Nonny
  6. Standard memberXanthosNZ
    Cancerous Bus Crash
    p^2.sin(phi)
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    06 Jan '05 09:28
    Originally posted by nonnymoose
    Ok...other than the "cheating" issue, what is the best manner in which to use those tools to improve your game. Not just the current game you are playing -- but your game play in general.

    Even if the TOS allow such tools, I'm not suggesting that I'll use them, I'm just trying to come up to speed on the issues at hand. I have Chessmaster 10th, an ...[text shortened]... of folks here for those games where I want to avail myself of the other learning tools.

    Nonny
    You can use an engine to analyse your games after they finish to help you understand where you went wrong and where you need to spend time.
    The main way to use databases is as an opening resource. You can check them to see what GM's have played in a postion you are in. Of course you can only do that until you reach untravelled ground.
    At the moment that's all I use my sizable database for. To ensure it helps your chess playing in general you have to be sure to not rely on it as a crutch but as an aid. Learn the openings so you can play them without the database as well. Also you can use the database to find games in a similar opening to the ones you play and see the plans in them. For instance the exchange sac on c3 in some Sicilian Dragon openings. That way you can find the patterns and right squares when you reach similar but not identical positions.
  7. Illinois, USA
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    06 Jan '05 13:011 edit
    Originally posted by SirLoseALot
    Actually,using books(or cd-roms) or databases is NOT cheating.This is allowed in corr chess,and this is what we play here.
    ???

    Excuse me?? You're saying that it's officially okay with RHP for people to be playing their RHP games simultaneously on, say, their Palm with Chess Tiger, and to be moving according to how Chess Tiger would move?

    Because both Chess Tiger and Fritz constitute "databases", don't they? And you can *say* that you're only looking up openings, but I'd think that once it was known that you even had Fritz running on your laptop while you were playing, all your moves would become suspect.

    I would be really amazed to have that confirmed by an Admin.

    And it goes against what I thought I understood the other "cheating" threads to be saying. I thought they were unanimous that if you've got Fritz going on your *other* computer, and you're playing according to how Fritz would, then that's cheating.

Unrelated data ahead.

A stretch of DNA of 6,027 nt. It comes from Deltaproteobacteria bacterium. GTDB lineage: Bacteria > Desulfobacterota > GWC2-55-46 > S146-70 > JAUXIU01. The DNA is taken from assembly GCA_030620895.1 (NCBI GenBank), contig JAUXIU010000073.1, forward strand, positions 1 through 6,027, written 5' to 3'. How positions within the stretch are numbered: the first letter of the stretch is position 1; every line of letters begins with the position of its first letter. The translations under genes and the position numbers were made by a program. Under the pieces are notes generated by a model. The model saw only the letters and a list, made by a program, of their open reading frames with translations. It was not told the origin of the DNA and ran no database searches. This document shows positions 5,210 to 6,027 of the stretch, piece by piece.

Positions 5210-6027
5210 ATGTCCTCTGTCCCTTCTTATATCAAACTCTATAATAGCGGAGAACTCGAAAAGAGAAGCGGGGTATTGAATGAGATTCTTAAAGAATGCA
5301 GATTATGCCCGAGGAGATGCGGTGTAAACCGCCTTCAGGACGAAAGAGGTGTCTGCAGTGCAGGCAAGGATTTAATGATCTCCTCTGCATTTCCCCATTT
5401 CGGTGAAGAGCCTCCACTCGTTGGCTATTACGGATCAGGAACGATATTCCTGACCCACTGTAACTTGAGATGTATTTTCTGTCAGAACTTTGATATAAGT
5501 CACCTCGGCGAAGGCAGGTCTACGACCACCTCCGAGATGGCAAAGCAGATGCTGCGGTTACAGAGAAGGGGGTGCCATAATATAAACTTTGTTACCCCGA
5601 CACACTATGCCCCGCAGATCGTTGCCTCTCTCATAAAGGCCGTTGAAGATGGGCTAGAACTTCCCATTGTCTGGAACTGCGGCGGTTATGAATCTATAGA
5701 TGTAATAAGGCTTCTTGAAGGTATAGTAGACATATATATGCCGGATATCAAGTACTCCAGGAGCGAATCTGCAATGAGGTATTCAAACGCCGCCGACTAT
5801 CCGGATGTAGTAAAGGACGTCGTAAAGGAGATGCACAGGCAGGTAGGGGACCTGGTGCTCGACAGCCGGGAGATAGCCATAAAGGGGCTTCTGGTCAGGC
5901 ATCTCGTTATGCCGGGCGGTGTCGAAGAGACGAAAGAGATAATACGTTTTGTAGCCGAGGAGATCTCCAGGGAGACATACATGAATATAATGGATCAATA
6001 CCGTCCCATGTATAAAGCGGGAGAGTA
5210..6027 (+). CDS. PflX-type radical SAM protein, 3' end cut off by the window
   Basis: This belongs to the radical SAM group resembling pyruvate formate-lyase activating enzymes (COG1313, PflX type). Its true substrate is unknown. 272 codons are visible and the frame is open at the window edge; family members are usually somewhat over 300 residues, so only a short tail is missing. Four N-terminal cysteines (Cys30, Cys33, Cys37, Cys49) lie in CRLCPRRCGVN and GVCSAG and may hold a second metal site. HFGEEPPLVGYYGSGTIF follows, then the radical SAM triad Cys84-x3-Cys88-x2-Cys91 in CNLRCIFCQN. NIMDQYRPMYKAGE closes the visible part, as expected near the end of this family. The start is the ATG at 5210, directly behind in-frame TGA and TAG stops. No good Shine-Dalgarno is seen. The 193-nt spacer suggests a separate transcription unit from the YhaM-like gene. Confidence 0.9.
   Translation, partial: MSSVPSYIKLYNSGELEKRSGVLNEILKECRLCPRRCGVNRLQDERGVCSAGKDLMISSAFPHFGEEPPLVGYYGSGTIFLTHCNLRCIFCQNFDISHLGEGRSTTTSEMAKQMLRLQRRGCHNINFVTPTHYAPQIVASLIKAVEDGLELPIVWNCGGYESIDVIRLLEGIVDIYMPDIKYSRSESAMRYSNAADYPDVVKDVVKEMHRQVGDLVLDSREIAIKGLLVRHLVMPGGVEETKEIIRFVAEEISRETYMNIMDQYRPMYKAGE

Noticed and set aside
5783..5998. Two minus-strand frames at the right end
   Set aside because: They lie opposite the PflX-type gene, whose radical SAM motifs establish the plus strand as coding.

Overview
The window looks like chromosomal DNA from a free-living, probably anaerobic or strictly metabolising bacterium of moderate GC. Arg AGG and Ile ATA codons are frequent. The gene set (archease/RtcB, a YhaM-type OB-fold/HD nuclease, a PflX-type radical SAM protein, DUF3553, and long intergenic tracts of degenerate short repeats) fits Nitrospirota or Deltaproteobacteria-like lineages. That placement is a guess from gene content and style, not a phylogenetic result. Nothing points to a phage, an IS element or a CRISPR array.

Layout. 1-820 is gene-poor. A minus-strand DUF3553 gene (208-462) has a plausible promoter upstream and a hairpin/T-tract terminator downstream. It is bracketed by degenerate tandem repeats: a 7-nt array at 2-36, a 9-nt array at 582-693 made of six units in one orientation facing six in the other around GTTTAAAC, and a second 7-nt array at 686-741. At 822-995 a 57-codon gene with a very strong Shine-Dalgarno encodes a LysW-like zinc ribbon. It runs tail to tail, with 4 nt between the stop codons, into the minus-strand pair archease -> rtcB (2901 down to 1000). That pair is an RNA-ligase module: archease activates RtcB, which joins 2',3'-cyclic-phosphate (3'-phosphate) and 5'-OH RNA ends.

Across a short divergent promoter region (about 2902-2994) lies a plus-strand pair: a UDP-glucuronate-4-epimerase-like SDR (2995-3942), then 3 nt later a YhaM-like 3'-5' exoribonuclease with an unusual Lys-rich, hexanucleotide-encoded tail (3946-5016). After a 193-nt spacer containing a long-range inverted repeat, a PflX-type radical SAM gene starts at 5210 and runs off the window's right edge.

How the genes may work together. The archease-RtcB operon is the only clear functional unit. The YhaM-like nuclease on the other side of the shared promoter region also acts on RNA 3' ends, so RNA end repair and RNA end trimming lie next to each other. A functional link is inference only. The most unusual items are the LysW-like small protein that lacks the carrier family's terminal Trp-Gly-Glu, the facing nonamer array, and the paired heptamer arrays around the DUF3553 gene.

'
  8. Joined
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    06 Jan '05 13:07
    it would be cheating if you used the chess engines of those programs, not the database of played games
  9. Standard memberExy
    Damn fine Clan!
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    06 Jan '05 13:242 edits
    Originally posted by nonnymoose
    How does one learn more? Should I just play against the computer, using the books and databases etc. to learn instead of online games?

    What's the best way to analyze the games you've already played? Is there software that will analyze your games and suggest areas of study? Nonny
    The best way to learn is to play a lot of games here. Join a clan and enter tournaments. In your first tournament play every game differently to try out various openings and defenses until you find the ones that you're comfortable with and then in your next tournament focus on these.

    Don't be afraid to play higher rated players, you'll probably going to lose a lot of games but you'll learn more losing to a 1800+ player than you will beating a 1200. Also, when playing much higher rated players ask them if they're happy to discuss the game during or after - most will be happy to give you pointers.
  10. Standard memberRagnorak
    For RHP addons...
    tinyurl.com/yssp6g
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    06 Jan '05 13:321 edit
    Originally posted by ChessMom
    ???

    Excuse me?? You're saying that it's officially okay with RHP for people to be playing their RHP games simultaneously on, say, their Palm with Chess Tiger, and to be moving according to how Chess Tiger would move?

    Because both ...[text shortened]... e playing according to how Fritz would, then that's cheating.
    '
    A database is a searchable list of games in pgn form. Nothing more and nothing less. It is perfectly legal in correspondence to search your database for what move a GM makes next after the same opening moves as has happened in your games.

    Reading books is also perfectly legal in CC, as games go on for weeks/months. If you weren't allowed to read a book while playing, then you would never be able to read.

    Chess Tiger and Fritz aren't databases. They are engines. Big difference. And while they may have opening databases that they refer to, a cognitive process is involved whereby they decide on the next best move. A database has no such cognitive process.

    D
  11. Illinois, USA
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    06 Jan '05 14:51
    Okay, Ragnarok, thanks for clarifying that.

    But maybe I'm old-fashioned: it still seems to me, personally, that while you're in the actual process of a game with another person, even if it's correspondence chess, that if you're seeking help from another source, no matter if it's a "database" or a "book" or "your uncle sitting there in the kitchen", that that constitutes "cheating". I thought it was supposed to be one-on-one, mano a mano. If somebody's helping *you*, then it's not. And it doesn't seem fair to your opponent, unless you both agree upfront that the ground rules will include using books and databases. I thought the ground rule for chess, like for backgammon and parcheesi and Go Fish, was that you're supposed to play out of your own brain, not somebody else's brain. When you're playing backgammon, you don't excuse yourself in the middle of the game to go look up percentages and recommendations on a backgammon Internet website.

    So why does chess get a "free pass" on this?

    And also, when you're sitting across a table from a real person playing real life chess, you aren't allowed to consult books or databases, so why the "free pass" for correspondence and online chess?

    I don't get it.

    But that's just me.